About Time You Met: Manon Van Essen, Founder of Magioni PizzaBy

Manon Van Essen is founder of Magioni, a pizza company with a difference. The start-up brand has a cult following in Holland selling 13,000 pizzas per day and is trending among foodies because of its simple recipe and veg-centric pizza bases. And now, it’s set to hit the UK shelves. We chatted to Manon about being a woman in business, and the forever growing UK pizza market:

Magioni is already a big hit in The Netherlands, and you’re just about to launch in the UK. Tell us a little bit more about the brand: 

Like a lot of good stories mine started in a pub; I was drinking with a friend and at one point we imagined about a world where you could eat pizza without that all too familiar post pizza carb slump – at that point it was really only a dream. After a few months I found myself thinking about it more and more, and eventually I decided to turn that dream into reality. I started cooking in my kitchen and later on I honed my skills in a pizzeria. A couple of months after I pitched my idea to a big supermarket, it became an instant hit. At the moment we’re selling over 13,000 pizzas a day, and on 18th July we launch in the UK.

What was the idea behind replacing flour with veggies for the pizza bases? 

Obesity is a big problem and it all starts with a lack of food education. Kids grow with the idea veggies and delicious food are two totally different things. I thought that if I could get kids to eat their veggies with their favorite food (pizza),  maybe I would start a movement and make an impact in the long run.

Did you have any experience in the food industry before starting Magioni? 

No I didn’t; I had ambition and I was running my own tech company. I experienced myself how important healthy food and taking care of your body really is. I was young and sold my business at the age of 23, and I thought about the next step and figured out I wanted to create my own future. I’m driven to create something that really makes an impact.

How long did it take for you to create the perfect veggie pizza base? 

It didn’t take me very long to create the perfect recipe – but I was dedicated to do it. I made about a 100 recipes a day in the beginning (I guess I sped it up a little bit), and it took me about 3 months from idea to supermarket pitch. I’m a big fan of  ‘if you want to follow your dreams, you have to be dedicated and focused.’

How hard/easy has it been to challenge people’s perceptions on your product? 

The biggest challenge was the same challenge I faced: cauliflower and pizza? Can you please tell me this is not true? It sounds awful, but after I created the perfect recipe and when people started tasting it, it became much easier to convince everyone. One of the biggest helpers was Instagram: people love our brand and believe in our values, so they started posting recipes online and recommending it to their friends. That really helped us a lot!

Talk to us about being a woman in business. Did you have a mentor when you first started out?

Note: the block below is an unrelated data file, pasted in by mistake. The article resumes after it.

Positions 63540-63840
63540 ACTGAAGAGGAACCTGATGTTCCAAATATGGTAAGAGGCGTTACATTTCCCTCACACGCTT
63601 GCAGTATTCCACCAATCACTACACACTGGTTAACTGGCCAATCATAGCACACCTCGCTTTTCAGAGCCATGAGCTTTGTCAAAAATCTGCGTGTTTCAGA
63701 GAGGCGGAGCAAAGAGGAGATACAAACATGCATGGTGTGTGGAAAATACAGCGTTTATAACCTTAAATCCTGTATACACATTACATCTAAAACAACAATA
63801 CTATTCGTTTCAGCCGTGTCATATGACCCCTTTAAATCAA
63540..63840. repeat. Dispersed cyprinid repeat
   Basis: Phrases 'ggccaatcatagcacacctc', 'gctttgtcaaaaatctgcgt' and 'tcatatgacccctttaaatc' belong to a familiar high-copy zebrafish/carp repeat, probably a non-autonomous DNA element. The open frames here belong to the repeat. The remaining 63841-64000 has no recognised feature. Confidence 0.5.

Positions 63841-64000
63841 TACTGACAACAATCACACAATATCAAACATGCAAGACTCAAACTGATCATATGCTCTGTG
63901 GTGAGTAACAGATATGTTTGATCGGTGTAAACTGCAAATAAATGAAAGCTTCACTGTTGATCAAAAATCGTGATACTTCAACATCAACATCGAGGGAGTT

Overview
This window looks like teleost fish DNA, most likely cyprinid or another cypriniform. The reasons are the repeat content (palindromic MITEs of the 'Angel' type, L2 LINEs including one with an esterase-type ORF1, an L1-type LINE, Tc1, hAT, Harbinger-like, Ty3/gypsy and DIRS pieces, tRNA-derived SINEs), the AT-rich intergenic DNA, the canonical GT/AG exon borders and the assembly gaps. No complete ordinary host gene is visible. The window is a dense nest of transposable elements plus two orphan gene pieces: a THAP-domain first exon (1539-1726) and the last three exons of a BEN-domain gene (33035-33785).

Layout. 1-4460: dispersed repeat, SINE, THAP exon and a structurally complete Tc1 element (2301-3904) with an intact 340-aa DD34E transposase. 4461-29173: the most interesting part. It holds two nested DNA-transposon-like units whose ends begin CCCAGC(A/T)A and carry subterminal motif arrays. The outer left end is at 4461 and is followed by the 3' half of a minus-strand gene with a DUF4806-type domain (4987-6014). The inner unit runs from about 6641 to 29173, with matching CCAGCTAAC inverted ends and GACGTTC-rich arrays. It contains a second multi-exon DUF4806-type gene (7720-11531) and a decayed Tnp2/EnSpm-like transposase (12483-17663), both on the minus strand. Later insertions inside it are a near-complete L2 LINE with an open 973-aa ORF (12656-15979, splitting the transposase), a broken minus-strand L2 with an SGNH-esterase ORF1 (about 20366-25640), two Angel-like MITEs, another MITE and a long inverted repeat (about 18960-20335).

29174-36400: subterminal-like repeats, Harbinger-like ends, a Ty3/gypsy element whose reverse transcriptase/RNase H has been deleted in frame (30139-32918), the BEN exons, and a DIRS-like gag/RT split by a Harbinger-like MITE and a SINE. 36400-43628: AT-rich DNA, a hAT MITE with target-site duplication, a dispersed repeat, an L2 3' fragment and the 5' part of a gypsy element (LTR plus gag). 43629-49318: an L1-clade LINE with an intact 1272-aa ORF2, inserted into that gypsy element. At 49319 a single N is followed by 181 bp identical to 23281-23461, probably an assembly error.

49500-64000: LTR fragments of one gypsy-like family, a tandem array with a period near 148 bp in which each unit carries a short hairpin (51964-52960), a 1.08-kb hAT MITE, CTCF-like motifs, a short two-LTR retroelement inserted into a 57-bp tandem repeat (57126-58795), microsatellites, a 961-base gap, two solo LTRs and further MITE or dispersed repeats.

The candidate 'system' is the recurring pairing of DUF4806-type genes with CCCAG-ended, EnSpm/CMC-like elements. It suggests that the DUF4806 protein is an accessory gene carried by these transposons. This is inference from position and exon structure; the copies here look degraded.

Yes I do have a mentor, and they work at one of the biggest food service companies within The Netherlands. I’m so glad I found someone who’s gone through it all before – the ups, downs and scaling up. For me, it’s really important to have someone standing by my side and believing in me from day one.

I’ve had so many setbacks, and at one point no-one was convinced I could make it. I could barely pay my train ticket to do my pitch at the supermarket. And because nobody thought I was able to make it I decided I would continue the hard work in silence, and let success be my noise.

For people who are looking to launch a company – what questions should they be asking themselves?

I think you should be able at any moment to sacrifice what you are, for what you will become. You have to be willing to give up a lot sometimes in order to gain something later on. I always compare it with playing sports; if you want to be successful, you have to train, eat, and rest like a pro. Create a pro mindset and your mind will take you there.

What do you think are going to be the next big food trends?

I think there will be some kombucha brands who will create a very cool mocktail brand, which I can’t wait to drink, by the way. Of course the trend of vegetable alternatives like cauliflower rice, and courgette pasta will grow, and I think this year will be big for colourful food like spiced red ramen or noodles.

Have you had to change anything from the initial launch in Netherlands to fit within the UK market?

Yes, Waitrose and I had a deep look into our packaging/marketing and strategy. The main thing is the traffic light system which is completely new for us. Also, you guys have a much more challenging pizza assortment, so we had to make our pizzas really stand out. We’ve changed the amount of vegetables per pizza so it’s 2 of your 5 a day, and we’ve changed the complete look and feel, to make it more stand out on the shelves.

What’s your favourite toppings for your pizza bases?

You can always wake me up for a truffled pizza carpaccio with a black bean pizza crust. You have to try it to believe it!

Angelica Malin

Angelica Malin is Founder & Editor-in-Chief of About Time Magazine. An entrepreneur with a passion for female entrepreneurship and empowerment, Angelica also hosts #TheyStartedIt podcast & is a global event moderator and keynote speaker. Get in touch: angelica@abouttimemagazine.co.uk